Relate to ethnic health professionals lost to other countries
Zade Al-Ali is now in his fourth year at the European University of Cyprus. Photo / Provided via RNZ
By Soumya Bhamidipati from RNZ
New Zealand could lose various young health professionals to other countries.
Ethnic communities say it is common for children of immigrants to study medicine and dentistry abroad. For some it’s the lure of bigger places and broader horizons, while for others it’s the limited number of places in New Zealand universities.
Zade Al-Ali studied health sciences in his first year at the University of Otago, but was unable to attend the dental course there, despite his good grades.
He is now in his fourth year at the European University of Cyprus. He said he was one of many who had to make the trip.
“There are a lot of people who when I was studying in Otago who I thought were very capable and very intelligent individuals and it’s quite sad when they’re not accepted,” he said.
“A lot of people are very capable of becoming doctors and dentists.
“Once you get the degree, it kind of transforms you into being the practitioner you want to be.”
Arush is studying medicine at the University of Leeds in the UK. Like Zade, he had to move to pursue his professional aspirations.
“I would say it’s more difficult in New Zealand just because New Zealand only has two medical schools, so the number of people applying for medical versus the number of places available is much more competitive in New Zealand than here,” he said.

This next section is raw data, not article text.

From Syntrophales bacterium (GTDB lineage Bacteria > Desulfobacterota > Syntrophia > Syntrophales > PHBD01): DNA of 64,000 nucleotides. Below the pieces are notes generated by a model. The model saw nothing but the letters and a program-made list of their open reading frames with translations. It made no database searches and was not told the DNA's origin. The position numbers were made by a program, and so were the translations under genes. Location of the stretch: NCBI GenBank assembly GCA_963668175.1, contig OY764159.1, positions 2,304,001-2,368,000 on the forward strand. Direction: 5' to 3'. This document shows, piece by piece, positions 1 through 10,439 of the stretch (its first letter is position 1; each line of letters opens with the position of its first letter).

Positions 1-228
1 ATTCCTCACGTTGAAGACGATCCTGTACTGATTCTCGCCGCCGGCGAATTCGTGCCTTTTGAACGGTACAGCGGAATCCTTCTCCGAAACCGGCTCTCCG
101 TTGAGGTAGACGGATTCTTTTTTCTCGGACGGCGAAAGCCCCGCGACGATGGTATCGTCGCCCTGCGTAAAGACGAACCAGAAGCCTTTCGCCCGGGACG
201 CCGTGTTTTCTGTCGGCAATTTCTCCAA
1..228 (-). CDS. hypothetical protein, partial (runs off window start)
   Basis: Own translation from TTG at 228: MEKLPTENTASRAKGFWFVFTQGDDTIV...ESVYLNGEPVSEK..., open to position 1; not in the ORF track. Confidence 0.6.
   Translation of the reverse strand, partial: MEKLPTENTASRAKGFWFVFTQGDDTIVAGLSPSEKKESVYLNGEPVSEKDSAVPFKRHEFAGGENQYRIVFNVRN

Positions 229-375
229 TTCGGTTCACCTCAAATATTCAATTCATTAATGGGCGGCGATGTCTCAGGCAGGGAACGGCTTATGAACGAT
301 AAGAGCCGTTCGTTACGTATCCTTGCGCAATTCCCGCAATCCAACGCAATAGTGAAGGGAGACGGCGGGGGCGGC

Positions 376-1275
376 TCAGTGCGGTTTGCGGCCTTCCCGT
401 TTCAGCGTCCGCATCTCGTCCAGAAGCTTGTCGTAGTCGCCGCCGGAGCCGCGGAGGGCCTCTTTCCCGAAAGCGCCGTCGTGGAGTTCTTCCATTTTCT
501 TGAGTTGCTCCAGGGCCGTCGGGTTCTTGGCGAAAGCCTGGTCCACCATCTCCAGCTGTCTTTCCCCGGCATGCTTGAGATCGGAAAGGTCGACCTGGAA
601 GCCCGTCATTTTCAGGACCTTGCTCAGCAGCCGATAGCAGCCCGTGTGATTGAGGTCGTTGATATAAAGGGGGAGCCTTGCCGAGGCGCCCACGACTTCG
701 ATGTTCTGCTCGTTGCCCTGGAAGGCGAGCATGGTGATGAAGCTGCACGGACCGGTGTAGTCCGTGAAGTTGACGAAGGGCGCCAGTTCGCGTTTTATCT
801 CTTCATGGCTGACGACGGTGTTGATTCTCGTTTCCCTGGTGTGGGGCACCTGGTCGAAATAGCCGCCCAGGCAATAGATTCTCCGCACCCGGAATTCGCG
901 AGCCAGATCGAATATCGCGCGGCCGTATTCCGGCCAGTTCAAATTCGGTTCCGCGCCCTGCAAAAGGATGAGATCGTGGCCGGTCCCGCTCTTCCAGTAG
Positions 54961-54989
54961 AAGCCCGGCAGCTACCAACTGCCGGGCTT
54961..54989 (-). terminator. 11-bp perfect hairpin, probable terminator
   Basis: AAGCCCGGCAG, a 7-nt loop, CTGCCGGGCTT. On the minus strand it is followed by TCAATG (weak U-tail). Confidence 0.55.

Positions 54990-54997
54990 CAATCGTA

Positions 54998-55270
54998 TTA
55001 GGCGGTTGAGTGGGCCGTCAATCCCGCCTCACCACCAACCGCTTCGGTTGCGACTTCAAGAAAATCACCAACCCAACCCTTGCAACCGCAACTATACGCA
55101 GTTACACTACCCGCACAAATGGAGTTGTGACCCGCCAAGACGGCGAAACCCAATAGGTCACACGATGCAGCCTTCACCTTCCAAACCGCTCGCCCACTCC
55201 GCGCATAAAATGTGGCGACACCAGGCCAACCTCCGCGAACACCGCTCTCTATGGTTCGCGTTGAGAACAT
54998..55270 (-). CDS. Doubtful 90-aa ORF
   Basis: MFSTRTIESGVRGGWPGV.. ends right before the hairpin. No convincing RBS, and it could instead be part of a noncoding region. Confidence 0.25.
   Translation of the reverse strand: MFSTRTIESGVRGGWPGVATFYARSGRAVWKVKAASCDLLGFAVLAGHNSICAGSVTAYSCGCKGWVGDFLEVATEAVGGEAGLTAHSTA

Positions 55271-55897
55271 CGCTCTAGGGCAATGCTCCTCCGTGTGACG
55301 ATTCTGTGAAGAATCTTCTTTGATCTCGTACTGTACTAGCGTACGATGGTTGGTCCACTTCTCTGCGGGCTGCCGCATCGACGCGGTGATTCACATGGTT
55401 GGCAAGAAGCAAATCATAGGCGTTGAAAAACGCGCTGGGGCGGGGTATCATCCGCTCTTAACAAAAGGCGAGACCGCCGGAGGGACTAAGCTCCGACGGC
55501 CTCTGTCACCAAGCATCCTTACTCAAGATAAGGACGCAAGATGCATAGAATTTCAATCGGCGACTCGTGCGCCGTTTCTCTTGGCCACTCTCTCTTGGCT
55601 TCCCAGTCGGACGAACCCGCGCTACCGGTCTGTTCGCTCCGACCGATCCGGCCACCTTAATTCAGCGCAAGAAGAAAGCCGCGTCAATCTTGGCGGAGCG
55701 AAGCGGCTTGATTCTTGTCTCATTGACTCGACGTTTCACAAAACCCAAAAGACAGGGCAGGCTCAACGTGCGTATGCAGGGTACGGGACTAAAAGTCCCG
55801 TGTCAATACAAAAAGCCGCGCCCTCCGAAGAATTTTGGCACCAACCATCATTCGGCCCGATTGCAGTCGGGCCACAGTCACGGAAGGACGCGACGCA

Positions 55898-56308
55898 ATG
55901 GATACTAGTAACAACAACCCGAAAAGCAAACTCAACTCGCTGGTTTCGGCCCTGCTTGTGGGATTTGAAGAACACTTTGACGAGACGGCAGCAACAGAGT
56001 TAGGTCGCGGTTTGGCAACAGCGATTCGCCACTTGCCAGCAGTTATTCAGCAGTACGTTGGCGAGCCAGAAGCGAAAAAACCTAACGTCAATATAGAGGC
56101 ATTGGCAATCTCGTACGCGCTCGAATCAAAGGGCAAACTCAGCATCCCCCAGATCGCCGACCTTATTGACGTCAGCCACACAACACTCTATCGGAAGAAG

The Department of Ethnic Communities was aware of this phenomenon, particularly among New Zealand Indians wishing to study medicine.
But chief executive Mervin Singham said there was not enough data.
“One of the challenges we have in this space, as generally with ethnic diversity, is the lack of statistics that give us an accurate picture of who’s coming, who’s leaving, how many, and why.”
He said it was clear there were limits for people wanting to study fields like medicine in New Zealand.
“The important thing is that we have a diversity of workforce in the health sector, and I would say in the health sector in particular, because it is so essential to the well-being of people,” said he declared.
“And I know that ambition is shared with the Ministry of Health and the health sector in general.”
In a statement, the Dental Council said it has not collected information on second-generation New Zealanders who have immigrated overseas to pursue dental education.
The Medical Council said it was not aware of this group going overseas to study medicine, but noted that New Zealand had one of the highest proportions of doctors trained in the foreign to the world, at 41.5%.
And while Te Whatu Ora said he was aware of the trend, he only tracked the number of practicing doctors, not the number of applications or where they came from.
So why this trend among children of immigrants in particular?
Arush said this could be due to cultural values related to education and the type of immigrants allowed in New Zealand.
“Our parents had to struggle a lot to leave India to come to New Zealand, so the selection pressure was quite strong to bring those who are very well educated into the country and I believe that carried over into our childhood. and our education.”
He and Zade eventually want to work in New Zealand.
Te Whatu Ora said priority would still be given to people trained here, but several recently announced initiatives would help internationally trained professionals.
He would also be looking at options for more clinical placements, alongside the Department of Health and the Higher Education Commission.
The agency said there were no plans to change the number of dental students as they were not on the skills shortage list, but this would be reviewed in 2023.